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Emma Cole’s Grand Rapid’s Flora,publishedin 1901, has been an important source of information on the plants of western Michigan for over a century. In our first article, Garrett Crow brings the nomenclature of this work up to date, reveals the substantial physical documentation underlying the Flora, and provides much additional information that will be invaluable to botanists today in studying the Michigan flora.This is the first part of amultifacetedprojectbyDr. Crow and his collaborators to reexamine the flora of the Grand Rapids area to provide a modern assessment of that flora.

Richard Pearce and James Pringle then provide the details and results of their wide-ranginginvestigation intotheoriginofthecommonnameofJoe-Pye-weed, which applies to a group of five species in the genus Eutrochium that occur in the eastern United States.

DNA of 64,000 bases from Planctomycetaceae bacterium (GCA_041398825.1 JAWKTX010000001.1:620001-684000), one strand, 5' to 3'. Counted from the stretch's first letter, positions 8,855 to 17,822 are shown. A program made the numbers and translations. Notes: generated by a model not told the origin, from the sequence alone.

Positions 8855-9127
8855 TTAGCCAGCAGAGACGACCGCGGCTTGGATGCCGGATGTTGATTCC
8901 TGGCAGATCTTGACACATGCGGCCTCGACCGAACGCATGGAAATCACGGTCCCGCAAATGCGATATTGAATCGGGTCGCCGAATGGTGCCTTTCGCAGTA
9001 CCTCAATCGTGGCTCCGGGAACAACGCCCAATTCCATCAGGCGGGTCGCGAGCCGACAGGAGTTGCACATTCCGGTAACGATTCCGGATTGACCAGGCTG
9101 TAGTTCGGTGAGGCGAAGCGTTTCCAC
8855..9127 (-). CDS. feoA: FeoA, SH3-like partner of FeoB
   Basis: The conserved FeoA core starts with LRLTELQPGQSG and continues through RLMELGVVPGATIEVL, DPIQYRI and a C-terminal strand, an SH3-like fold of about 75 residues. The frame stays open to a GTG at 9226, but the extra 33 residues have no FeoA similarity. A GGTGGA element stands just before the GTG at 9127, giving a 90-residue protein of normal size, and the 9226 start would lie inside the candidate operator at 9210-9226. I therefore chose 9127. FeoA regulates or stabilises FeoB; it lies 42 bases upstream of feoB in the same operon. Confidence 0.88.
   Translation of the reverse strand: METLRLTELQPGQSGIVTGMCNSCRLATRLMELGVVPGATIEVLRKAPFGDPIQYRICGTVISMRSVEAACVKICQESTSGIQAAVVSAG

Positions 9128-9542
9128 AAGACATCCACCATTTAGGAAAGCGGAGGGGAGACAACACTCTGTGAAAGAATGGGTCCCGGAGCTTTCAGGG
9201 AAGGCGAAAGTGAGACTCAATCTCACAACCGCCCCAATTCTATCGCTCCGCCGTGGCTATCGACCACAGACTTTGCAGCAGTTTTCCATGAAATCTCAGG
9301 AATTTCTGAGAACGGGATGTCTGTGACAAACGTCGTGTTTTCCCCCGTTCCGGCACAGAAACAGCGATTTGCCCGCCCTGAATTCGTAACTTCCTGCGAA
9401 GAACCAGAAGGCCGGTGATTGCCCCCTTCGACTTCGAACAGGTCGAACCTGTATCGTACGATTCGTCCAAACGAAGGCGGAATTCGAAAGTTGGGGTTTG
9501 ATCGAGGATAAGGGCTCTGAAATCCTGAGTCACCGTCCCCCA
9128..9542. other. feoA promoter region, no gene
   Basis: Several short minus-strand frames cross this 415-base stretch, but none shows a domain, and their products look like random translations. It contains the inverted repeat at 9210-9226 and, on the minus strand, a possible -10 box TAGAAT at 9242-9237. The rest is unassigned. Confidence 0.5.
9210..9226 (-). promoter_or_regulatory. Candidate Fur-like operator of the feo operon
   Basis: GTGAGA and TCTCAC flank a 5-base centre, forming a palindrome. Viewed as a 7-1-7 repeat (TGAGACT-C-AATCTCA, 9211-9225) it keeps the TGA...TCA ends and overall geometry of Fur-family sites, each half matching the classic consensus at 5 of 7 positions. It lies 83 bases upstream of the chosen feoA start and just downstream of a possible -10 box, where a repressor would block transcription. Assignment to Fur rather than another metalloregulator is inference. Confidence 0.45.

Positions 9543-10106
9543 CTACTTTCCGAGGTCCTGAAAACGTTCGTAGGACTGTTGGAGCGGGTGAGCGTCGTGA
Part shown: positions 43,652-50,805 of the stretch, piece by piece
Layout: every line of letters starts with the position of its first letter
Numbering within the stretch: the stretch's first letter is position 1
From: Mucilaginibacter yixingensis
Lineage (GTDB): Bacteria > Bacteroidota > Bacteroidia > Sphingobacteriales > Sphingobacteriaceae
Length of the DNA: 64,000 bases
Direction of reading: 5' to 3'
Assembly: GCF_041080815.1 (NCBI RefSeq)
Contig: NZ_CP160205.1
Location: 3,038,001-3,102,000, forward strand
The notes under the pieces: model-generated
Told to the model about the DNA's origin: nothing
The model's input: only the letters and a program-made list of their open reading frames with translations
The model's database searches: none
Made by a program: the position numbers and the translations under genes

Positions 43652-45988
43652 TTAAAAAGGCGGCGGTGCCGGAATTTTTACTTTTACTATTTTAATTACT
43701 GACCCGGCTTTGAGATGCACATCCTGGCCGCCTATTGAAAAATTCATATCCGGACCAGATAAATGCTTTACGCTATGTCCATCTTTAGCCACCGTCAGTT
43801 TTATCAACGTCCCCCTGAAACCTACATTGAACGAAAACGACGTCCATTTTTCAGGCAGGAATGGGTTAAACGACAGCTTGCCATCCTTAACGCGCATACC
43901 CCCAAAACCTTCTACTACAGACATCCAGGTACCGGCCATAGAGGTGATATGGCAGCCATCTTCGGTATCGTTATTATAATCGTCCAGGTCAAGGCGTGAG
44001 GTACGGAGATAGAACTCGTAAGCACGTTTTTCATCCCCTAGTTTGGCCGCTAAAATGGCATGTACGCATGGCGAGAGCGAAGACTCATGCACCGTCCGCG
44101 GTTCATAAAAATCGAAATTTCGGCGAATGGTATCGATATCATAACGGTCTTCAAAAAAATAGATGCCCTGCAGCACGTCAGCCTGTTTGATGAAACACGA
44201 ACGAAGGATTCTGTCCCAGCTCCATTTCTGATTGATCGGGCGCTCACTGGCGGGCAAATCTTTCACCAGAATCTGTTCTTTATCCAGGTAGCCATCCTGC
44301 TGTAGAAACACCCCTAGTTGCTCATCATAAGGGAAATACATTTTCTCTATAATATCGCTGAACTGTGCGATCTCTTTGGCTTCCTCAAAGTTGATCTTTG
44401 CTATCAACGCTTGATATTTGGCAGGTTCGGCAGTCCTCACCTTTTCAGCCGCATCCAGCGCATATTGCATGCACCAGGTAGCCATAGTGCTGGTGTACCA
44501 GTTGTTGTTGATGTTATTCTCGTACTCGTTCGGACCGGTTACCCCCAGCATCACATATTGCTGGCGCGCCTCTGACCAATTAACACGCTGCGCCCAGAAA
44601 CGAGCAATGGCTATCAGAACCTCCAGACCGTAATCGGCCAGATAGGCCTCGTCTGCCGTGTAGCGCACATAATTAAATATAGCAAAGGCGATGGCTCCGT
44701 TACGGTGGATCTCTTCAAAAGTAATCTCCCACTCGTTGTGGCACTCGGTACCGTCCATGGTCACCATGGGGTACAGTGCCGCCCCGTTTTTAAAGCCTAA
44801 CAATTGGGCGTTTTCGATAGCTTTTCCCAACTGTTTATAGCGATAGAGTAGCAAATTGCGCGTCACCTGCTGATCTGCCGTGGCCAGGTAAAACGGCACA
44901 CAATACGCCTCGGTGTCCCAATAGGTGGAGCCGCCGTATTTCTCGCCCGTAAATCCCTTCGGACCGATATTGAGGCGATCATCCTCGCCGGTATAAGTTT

Theremainder ofthis issueconsists of several reports of rangeextensionsand first state or region reports for representatives of the green algae, slime molds, and flowering plants. These are followed by two interesting book reviews. One deals with Native American ethnobotany and particularly with the teaching and experiences of an Ojibwe medicine woman, Keewaydinoquay Peschel.The other explores the important biological relationship between monarch butterflies and milkweeds.

——Michael Huft


I wish to thank the following people who reviewed manuscripts during 2017 for The Great Lakes Botanist. Their comments were important, both to the authors and to the editor, and their efforts, which are essential to maintaining the high quality of the journal, are greatly appreciated.

DennisAlbert JulianMonge-Nájera

Samuel Brinker Michael Penskar

Robyn Burnham A. Reznicek

Charlotte Gyllenhaal Michael Rotter

Emmet Judziewicz Ryne Rutherford

Harold Keller J. Dan Skean, Jr.

Thomas Lammers Bradford Slaughter

Daniel Moerman